Three in four believe they can. HRD finds out what it takes to make the leap successfully
Can CHROs become the company’s next CEO? In today’s quick pace of change, the confidence around answering with a resounding ‘yes’ is even stronger than before.
About three in four CHROs believe they can become a CEO in future, according to a study by TimesJobs.
In fact, one in three say that CHROs are emerging as business leaders and playing a vital role in executive leadership.
If their roles have yet to transform, close to half of CHROs are certain they will become a business leader in the next five years.
This long-awaited shift is undeniably catalysed by digitally disruptive times, which has put HR’s role front-and-centre as companies refocus their organisational strategies around employee experience.
Most HR have stopped playing backroom roles and transitioned into more strategic business positions, with some holding their own in a coveted ‘seat at the table’.
From CHRO to CEO
There are also lasting success stories. Mary Barra is one such case. Currently the chairperson and CEO of General Motors (GM), she spent most of her career with the multinational automotive giant.
Barra was vice president of global HR from 2009 to 2011. She was named CEO in January 2014 and elected chairman of the GM board of directors on January 2016.
Then there was Anne Mulcahny. She was formerly the chairperson and CEO of Xerox Corporation. Similar to Barra, she dedicated a large chunk of her career to Xerox.
Her leadership was exemplary and got her accolades like ‘CEO of the Year’ by the media. She retired as CEO and board director by 2010.
Prior to being top rank at Xerox, Mulcahny was vice president for HR from 1992 to 1995. According to reports, she never planned on becoming the CEO, but became the CEO and was selected on the board of directors in 2001.
What it takes to be the next CEO
Those are just two stellar examples – there are probably many more out there. But from what we found out, it seems like there shouldn’t be any doubts about the CHRO’s capability to be a shoo-in for the top job.
An industry leader told HRD that “all C-level executives are suitable to take on the role of the CEO”.
The most important prerequisite to be in the running? Leaders must be familiar and have a deep understanding of the business and all its departments – no exceptions. Background experience in other roles would thus give you a leg up for the top job.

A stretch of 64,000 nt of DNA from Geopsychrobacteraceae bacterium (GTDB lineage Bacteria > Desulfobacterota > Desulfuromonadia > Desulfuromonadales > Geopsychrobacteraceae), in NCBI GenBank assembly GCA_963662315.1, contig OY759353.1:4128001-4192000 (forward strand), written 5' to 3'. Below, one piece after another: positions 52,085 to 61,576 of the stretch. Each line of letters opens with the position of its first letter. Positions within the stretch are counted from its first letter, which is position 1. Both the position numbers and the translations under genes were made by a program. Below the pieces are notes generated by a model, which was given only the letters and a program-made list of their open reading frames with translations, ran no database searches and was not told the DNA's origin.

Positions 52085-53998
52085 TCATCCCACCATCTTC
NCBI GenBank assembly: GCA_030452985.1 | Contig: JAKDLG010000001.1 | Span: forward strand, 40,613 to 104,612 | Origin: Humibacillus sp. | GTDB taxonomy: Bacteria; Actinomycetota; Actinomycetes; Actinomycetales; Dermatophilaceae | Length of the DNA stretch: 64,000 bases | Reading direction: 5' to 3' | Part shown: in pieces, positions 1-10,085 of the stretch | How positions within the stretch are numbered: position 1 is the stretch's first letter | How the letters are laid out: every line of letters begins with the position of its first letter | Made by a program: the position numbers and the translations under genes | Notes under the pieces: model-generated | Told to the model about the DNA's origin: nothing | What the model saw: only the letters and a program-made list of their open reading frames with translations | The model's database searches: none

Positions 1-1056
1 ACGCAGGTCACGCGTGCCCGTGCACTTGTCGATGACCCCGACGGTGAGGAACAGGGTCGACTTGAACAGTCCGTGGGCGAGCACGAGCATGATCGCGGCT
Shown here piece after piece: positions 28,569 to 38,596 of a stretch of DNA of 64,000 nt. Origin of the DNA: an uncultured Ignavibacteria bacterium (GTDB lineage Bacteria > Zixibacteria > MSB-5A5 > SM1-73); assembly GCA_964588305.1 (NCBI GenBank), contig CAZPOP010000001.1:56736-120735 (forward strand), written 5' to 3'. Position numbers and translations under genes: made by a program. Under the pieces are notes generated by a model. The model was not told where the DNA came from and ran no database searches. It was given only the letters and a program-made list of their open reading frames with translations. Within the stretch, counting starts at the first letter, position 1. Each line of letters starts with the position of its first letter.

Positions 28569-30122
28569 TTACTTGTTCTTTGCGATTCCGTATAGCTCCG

Just like how the CHRO has overall purview of the many specialisations within human resources, the CEO needs to do the same, except on a larger scale across the entire corporation, understanding how to serve every stakeholder – from the customer, to employees, investors and the lot.
Korn Ferry made a comparison of next-generation CHROs with CEOs and it tracks “perfectly” for the succession.
- Sets a strong HR mission statement that is strategic and measurable
- Ensures that the CEO is aligned with HR’s mission statement and strategy
- Ensures that the talent agenda addresses business needs, with sponsorship from the executive team and company leaders
- Monitors results and modifies HR’s strategy and tactics
- Establishes a clear mission statement for the company that sets a strategic tone and clear success metrics
- Ensures that the board and executive team are aligned on the mission and business plan
- Ensures the company’s mission and direction addresses client needs
- Monitors results and modifies strategy and tactics
Another HR practitioner chimed in that the CHRO’s role has also gained importance “like never before” – where CHROs once reported to the COO or even the CFO, now it’s common to see the HR head report directly to the CEO and serve as a key adviser.
Of course, the road to the top starts with being a strong HR leader. But even then, the path towards being a CHRO may just be shorter than once thought. Sephora Southeast Asia and Pacific’s CHRO, Dylan Choong can vouch for that.
“Becoming a successful CHRO isn’t a straight path where you check off a list of experiences in order to become one, and so saying that you need to wait 10 or 15 years to be a CHRO is a fallacy,” Choong said.
“In this age of disruption, we might be surprised as to what it takes to be a successful CHRO.”
And as with all careers, no pathway is certain anymore. His fast-track experience of getting the top HR role was due to a certain degree of openness, coupled with strategic hard work. His learnings can be applied in any context – even for moving from CHRO to CEO.
“If you were to ask me, did I chase opportunities when they came along or did I have a deliberate career plan – I think it was a delicate balance of both,” he told HRD. “My career path became clearer to me over time and there were times when I sought out my next role.”